Where does change come from?

Social change, a significant alteration of norms and behaviours in society, comes in various forms, the contours of which are ultimately the result of its causes. Social change cannot be reduced to a single dimension.
Rather, social change is a complex process, the drivers and the impact of which are similarly complex. Nonetheless, there is a simple but necessary element in social change: people.

Social change for sustainable development entails a change in norms and behaviours concerning renewable energies and the (responsible) use of resources.

However, this is not enough. Without innovative ways of conceiving renewable energies and the use of resources social change remains just an ambition. In turning an ambition to reality, people matters: people's power rests ultimately in their capacity to think about new methods, ideas, and solution to our societal challenges.

The following stories represent two practical and contemporary examples.

Have you ever thought about gardening on your rooftop? Personally, I haven't.

But Sherif Hosny and his brother Tarek have done even more. On a rooftop in Cairo they have set up their their micro-agriculture initiative: Shaduf.
Shaduf is meant not only to produce healthier food but also to create a source of income to poor families living in the neighborhoods.

“Soil-less agriculture systems use water that is recycled through a closed irrigation system and thus cut water and pesticide usage to near zero, lowering growing costs and creating healthier food.”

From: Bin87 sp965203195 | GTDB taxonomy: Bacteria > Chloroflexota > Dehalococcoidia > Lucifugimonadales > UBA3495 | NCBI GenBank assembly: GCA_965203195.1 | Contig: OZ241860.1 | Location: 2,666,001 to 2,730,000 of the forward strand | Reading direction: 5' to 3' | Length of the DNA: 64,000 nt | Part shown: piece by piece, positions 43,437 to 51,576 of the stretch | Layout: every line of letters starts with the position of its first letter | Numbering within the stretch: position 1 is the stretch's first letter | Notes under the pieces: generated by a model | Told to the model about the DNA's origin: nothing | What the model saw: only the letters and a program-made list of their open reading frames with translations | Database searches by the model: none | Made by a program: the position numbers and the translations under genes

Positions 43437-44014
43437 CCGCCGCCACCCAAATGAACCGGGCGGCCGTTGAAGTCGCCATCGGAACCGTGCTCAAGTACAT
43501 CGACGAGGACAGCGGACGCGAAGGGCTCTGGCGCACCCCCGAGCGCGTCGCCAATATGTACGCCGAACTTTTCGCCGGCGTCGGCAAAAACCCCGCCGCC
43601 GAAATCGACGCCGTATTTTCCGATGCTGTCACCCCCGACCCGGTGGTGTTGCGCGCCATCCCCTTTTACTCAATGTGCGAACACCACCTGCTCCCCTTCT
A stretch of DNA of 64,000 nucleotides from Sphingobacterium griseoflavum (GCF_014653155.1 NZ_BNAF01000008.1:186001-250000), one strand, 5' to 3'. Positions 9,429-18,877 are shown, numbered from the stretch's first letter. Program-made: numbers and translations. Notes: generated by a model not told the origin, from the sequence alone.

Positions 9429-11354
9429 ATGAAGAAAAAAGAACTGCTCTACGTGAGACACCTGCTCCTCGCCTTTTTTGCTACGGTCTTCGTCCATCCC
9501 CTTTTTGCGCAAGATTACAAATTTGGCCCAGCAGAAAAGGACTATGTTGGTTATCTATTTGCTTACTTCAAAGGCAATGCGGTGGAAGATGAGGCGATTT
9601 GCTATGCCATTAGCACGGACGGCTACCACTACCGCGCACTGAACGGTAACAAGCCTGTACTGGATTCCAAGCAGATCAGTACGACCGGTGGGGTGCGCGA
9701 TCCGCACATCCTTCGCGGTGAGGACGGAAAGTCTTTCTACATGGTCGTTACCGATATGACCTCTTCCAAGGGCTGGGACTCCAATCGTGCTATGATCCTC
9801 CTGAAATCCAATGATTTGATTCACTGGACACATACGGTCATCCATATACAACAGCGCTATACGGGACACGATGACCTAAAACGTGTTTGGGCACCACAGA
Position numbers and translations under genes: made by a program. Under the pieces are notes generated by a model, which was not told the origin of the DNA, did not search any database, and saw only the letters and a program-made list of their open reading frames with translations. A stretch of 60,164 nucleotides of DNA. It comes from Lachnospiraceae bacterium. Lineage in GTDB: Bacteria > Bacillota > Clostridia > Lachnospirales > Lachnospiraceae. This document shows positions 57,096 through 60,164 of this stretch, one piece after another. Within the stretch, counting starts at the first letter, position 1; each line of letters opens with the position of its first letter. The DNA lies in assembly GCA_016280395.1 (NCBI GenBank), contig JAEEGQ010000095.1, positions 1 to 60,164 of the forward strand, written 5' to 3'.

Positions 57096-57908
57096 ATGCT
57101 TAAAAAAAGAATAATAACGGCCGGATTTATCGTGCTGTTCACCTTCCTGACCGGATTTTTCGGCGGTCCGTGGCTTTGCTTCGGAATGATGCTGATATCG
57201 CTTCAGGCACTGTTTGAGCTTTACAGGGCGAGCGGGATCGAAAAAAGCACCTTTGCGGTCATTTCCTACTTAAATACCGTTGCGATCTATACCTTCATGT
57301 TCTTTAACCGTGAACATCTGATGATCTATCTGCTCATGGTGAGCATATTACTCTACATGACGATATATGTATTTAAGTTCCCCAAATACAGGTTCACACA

(Schaduf' sets up rooftop urban farms for low-income families, 17 February 2013 | via Egypt Independent)


(Schaduf Micro Rooftop Farms | video by Schaduf)

Hydroponics has been around since pharaonic times.

Amr Bassiouny, the founder of Egyptian Hydrofarms developed hydroponic solutions to grow vegetables and herbs. The techniques used by Egyptian Hydrofarms are, according to them, suitable for large scale production in the broader Middle East.

The idea, at its most basic, has been around since pharaonic times but Bassiouny says so far no one has been able to implement it efficiently.

Egyptian Hydrofarms says the word “hydroponics” literally means “working water”. They call it the “art” of farming without the use of irrigation and therefore without the use of pesticides.
The plant roots are allowed to grow in a nutrient-rich solution which Bassiouny says decreases water consumption by as much as 80-90% compared to traditional farming.

Quality food, one lettuce at a time, 16 January 2013 | via Daily News Egypt

(Photo by chooyutshing | CCL Attribution-NonCommercial-ShareAlike 2.0)

These two examples show that there is a revolutionary movement made up of individuals willing to provide concrete solutions to our challenges.
These solutions can, from the local level reach the global level by inspiring and guiding thousands of people in following the road towards sustainability.  

(Title photo by Fellowship of the Rich | CCL Attribution-NonCommercial-NoDerivs 2.0)

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Good practices and European projects map

About the author

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The Euro-Mediterranean AGORA is a way to engage the civil society in the institutional and policy dialogue on research and innovation with the aim of becoming an integral part of the decision making and governance processes.

The Agora is an important component of the broader MEDSPRING project, supported by the European Union with the aim of strengthening the Euro-Mediterranean dialogue and cooperation on research and innovation.